Wednesday, September 29, 2010

"God's Girl"

An absolutely amazing speech given in Australia in 2008 by Gianna Jessen, the survivor of a late-term abortion.  The second part of her speech is also on Youtube.

Tuesday, September 28, 2010

Suffering World

I have been pondering the place of suffering in the Christian life a great deal lately, as I have been experiencing suffering myself with more intensity than usual.  How is it that Saint Paul can exhort believers to "rejoice always," when Christ has commanded us to take up the cross?  Christ Himself by no means rejoiced on the road to Calvary, after all.  I try to offer my own suffering for either the general or the specific needs of others, and I wish fiercely that I might be allowed to know that this offering is efficacious; not knowing causes me to grieve more, in what seems like an endless cycle.

I found this blog today.  It is written by a doctoral student in classics at Oxford, and beautifully explains theodicy, the paradoxical permission of suffering by God, who is nonetheless all good.  I am going to be reading this blog regularly, and thought perhaps some of my readers would like it, too.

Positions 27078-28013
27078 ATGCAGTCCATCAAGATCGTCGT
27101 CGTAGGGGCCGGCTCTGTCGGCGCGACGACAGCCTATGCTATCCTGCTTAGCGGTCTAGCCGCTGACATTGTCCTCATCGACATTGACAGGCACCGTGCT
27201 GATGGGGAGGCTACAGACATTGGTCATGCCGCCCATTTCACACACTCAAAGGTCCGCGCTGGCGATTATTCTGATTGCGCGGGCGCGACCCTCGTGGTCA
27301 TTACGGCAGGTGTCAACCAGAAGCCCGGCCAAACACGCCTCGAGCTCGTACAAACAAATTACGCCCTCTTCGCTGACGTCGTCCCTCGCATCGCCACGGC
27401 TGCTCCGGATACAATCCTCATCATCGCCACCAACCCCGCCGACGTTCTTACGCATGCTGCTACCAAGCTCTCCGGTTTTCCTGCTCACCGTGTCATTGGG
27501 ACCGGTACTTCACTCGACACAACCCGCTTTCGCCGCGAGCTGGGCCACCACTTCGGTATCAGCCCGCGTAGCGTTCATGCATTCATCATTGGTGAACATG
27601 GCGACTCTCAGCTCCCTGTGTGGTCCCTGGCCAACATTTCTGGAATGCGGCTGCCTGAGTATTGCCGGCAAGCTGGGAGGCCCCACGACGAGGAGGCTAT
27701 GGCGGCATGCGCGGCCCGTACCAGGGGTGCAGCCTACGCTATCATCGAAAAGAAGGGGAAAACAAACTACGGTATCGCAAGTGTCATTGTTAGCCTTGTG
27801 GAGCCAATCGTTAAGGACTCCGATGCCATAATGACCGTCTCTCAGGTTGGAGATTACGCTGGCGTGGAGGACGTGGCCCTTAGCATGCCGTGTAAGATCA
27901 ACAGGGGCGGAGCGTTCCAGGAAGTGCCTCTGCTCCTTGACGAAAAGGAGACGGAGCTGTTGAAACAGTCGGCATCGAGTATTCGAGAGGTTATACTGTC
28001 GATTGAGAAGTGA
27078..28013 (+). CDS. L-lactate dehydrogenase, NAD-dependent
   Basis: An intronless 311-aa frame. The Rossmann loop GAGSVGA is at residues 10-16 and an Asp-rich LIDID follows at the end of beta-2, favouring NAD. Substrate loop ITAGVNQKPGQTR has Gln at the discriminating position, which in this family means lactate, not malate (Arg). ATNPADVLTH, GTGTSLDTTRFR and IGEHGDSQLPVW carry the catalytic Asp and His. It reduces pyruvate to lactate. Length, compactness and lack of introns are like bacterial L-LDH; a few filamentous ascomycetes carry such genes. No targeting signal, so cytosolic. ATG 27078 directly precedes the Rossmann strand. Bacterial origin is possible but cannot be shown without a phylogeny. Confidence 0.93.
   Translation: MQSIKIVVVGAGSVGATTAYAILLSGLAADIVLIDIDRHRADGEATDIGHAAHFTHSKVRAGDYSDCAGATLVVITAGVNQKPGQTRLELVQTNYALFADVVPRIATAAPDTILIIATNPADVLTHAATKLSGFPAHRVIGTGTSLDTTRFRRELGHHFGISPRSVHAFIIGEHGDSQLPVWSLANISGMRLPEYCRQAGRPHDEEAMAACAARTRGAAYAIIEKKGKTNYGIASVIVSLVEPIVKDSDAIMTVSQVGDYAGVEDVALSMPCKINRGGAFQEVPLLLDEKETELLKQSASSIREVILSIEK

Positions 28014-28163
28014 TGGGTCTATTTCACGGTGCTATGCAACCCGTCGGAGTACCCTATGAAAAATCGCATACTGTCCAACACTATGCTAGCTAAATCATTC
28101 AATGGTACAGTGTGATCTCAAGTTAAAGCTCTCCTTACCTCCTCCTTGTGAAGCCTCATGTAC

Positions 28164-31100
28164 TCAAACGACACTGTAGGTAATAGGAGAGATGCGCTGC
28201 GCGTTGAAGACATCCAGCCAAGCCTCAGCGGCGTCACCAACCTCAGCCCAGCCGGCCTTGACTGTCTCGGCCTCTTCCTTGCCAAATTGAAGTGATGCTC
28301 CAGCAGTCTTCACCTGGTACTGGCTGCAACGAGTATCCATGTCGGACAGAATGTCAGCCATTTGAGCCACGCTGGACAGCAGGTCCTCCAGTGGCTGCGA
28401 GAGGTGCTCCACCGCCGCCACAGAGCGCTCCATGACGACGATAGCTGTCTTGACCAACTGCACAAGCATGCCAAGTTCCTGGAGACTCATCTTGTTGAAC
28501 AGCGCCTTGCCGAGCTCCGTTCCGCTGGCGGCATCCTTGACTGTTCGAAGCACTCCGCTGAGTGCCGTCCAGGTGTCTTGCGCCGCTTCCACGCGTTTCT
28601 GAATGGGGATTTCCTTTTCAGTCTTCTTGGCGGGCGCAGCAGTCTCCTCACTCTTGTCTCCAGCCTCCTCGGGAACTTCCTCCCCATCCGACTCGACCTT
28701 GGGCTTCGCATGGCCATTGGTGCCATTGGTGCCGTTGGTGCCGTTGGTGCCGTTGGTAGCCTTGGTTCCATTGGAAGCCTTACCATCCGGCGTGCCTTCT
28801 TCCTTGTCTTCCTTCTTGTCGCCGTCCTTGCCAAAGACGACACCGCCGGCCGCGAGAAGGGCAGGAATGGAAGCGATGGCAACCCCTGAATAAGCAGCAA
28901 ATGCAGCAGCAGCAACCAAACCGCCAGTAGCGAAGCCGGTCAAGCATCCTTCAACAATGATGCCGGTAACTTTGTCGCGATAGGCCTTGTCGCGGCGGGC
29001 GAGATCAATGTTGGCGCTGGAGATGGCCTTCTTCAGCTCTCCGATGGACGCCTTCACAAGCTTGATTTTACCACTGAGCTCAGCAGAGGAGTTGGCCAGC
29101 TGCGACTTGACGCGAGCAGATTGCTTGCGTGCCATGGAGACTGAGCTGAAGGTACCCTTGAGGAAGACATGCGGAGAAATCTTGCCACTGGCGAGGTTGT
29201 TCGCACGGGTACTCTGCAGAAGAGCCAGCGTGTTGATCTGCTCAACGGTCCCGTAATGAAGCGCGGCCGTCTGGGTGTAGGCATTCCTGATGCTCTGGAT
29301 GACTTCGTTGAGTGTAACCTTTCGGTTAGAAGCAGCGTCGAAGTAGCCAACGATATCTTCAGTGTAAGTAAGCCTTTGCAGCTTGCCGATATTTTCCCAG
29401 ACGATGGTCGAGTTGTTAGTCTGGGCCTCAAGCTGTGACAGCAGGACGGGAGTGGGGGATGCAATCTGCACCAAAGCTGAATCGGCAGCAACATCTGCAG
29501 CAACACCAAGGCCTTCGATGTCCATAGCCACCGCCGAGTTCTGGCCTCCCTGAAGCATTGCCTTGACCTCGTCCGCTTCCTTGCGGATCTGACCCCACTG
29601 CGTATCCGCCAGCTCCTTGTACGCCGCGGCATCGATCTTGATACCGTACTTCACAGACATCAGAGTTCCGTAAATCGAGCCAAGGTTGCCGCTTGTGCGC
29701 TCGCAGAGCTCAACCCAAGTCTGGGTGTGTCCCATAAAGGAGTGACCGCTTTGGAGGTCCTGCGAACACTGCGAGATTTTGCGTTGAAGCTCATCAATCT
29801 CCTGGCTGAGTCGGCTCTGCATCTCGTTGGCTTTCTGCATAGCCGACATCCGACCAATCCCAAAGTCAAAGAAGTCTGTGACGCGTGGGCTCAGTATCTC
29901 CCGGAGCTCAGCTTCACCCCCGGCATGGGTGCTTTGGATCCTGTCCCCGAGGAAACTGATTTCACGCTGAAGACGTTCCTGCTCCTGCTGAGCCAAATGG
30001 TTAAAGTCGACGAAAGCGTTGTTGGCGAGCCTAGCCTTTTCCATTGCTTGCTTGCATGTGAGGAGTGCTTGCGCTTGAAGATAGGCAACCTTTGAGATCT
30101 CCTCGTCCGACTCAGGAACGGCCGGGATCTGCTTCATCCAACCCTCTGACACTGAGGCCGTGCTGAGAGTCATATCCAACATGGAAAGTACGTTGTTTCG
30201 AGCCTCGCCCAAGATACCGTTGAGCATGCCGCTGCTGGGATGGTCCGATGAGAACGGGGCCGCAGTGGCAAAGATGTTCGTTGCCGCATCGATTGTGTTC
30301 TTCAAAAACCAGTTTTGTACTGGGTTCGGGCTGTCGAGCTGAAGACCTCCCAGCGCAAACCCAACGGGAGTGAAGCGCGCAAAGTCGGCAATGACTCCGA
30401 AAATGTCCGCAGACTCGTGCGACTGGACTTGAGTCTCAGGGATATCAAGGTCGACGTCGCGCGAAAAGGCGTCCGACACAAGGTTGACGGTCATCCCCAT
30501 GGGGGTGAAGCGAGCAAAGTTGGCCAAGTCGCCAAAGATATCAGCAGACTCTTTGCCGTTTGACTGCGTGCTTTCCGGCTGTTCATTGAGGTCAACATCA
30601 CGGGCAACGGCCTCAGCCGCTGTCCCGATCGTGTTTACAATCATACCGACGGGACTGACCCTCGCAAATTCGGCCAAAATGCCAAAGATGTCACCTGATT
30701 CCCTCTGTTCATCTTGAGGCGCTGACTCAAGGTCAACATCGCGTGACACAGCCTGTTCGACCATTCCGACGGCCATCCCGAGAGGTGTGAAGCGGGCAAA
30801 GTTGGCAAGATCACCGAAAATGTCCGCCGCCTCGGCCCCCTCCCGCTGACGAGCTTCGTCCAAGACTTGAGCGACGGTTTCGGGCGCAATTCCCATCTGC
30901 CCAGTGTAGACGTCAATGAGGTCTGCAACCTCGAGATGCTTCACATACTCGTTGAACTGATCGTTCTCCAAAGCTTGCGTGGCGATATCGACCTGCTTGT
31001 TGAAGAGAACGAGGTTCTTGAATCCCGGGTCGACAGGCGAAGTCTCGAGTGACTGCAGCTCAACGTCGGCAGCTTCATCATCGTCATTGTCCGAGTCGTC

Friday, September 24, 2010

"You that shall cross from shore to shore years hence . . . "

I'm still a member of the union that represents adjunct teachers at the university where I taught and received my doctorate, and I still get the union paper.  It came in the mail yesterday, and featured an article on urban studies, an interdisciplinary field that uses the the suchess of the city itself to teach various subjects.  I loved reading about an English professor who teaches a course called "Literature of the City" (wouldn't you love to take that course?) and leads her students on a foot journey across the Brooklyn Bridge when the class reads "Crossing Brooklyn Ferry."  She said about one such outing:  "The students felt connected to [Whitman] through crossing this water. . . They felt like they were walking in his footsteps.  They were ecstatic and smiling from ear to ear."

The park at Fulton Ferry Landing in Brooklyn has a series of railings inscribed with the text of "Crossing Brooklyn Ferry."  The professor described her students' reaction to seeing Whitman's words made public and worked into the architecture of the place where the ferries used to arrive and set out:  "Students were incredibly moved by seeing his words -- words they had read -- there on a wall . . . they ran their hands along the words as if they were somehow Whitman's own imprint, evidence of his having been there."